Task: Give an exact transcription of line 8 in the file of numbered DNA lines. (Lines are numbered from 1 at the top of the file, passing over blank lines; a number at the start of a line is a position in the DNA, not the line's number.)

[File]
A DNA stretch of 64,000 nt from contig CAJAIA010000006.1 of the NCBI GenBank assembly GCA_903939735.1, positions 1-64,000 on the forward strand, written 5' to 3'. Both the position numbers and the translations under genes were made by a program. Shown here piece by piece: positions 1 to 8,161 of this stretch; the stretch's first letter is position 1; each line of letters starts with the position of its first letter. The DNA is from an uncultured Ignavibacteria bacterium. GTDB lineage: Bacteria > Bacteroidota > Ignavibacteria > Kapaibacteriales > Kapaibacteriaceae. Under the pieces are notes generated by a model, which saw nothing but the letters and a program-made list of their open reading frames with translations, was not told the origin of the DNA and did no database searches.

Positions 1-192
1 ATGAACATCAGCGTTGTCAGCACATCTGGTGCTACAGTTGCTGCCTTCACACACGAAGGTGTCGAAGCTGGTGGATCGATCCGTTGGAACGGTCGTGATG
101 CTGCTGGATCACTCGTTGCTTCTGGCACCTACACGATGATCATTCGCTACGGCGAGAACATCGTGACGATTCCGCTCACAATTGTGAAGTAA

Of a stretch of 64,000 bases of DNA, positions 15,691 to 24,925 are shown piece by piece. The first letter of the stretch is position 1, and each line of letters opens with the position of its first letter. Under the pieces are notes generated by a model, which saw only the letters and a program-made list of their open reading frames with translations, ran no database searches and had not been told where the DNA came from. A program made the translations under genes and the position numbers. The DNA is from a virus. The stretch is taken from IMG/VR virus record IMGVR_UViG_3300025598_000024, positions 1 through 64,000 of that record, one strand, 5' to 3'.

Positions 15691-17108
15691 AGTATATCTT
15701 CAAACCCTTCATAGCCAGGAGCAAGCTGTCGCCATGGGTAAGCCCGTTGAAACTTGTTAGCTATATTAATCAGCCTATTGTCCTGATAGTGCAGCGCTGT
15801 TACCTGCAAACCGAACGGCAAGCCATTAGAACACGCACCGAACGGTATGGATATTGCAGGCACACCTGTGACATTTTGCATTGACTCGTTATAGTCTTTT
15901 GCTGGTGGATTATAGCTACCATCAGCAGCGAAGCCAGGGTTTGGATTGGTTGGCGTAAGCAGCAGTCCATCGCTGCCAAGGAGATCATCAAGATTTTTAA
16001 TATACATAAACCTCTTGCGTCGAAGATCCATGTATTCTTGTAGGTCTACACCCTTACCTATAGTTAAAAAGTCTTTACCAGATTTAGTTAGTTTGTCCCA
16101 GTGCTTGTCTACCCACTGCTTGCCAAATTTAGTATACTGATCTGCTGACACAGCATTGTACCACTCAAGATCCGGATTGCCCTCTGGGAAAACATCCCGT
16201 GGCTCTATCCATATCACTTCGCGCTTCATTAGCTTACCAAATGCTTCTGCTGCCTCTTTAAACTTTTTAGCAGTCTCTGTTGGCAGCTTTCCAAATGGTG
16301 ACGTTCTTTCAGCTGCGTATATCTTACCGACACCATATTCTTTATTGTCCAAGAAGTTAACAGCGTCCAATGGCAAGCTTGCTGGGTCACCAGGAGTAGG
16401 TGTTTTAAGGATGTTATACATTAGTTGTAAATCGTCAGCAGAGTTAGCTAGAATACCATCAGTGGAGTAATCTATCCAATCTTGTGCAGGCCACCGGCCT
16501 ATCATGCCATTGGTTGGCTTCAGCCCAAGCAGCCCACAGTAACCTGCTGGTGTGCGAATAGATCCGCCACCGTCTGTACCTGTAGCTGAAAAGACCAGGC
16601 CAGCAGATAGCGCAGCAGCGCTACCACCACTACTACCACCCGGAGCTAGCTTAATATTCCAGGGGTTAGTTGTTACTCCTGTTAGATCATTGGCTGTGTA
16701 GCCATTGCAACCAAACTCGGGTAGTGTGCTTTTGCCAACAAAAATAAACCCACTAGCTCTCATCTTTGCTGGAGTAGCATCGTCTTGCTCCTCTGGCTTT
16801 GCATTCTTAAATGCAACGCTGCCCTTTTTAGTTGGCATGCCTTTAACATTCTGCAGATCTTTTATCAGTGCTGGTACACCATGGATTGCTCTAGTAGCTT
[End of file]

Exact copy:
15701 CAAACCCTTCATAGCCAGGAGCAAGCTGTCGCCATGGGTAAGCCCGTTGAAACTTGTTAGCTATATTAATCAGCCTATTGTCCTGATAGTGCAGCGCTGT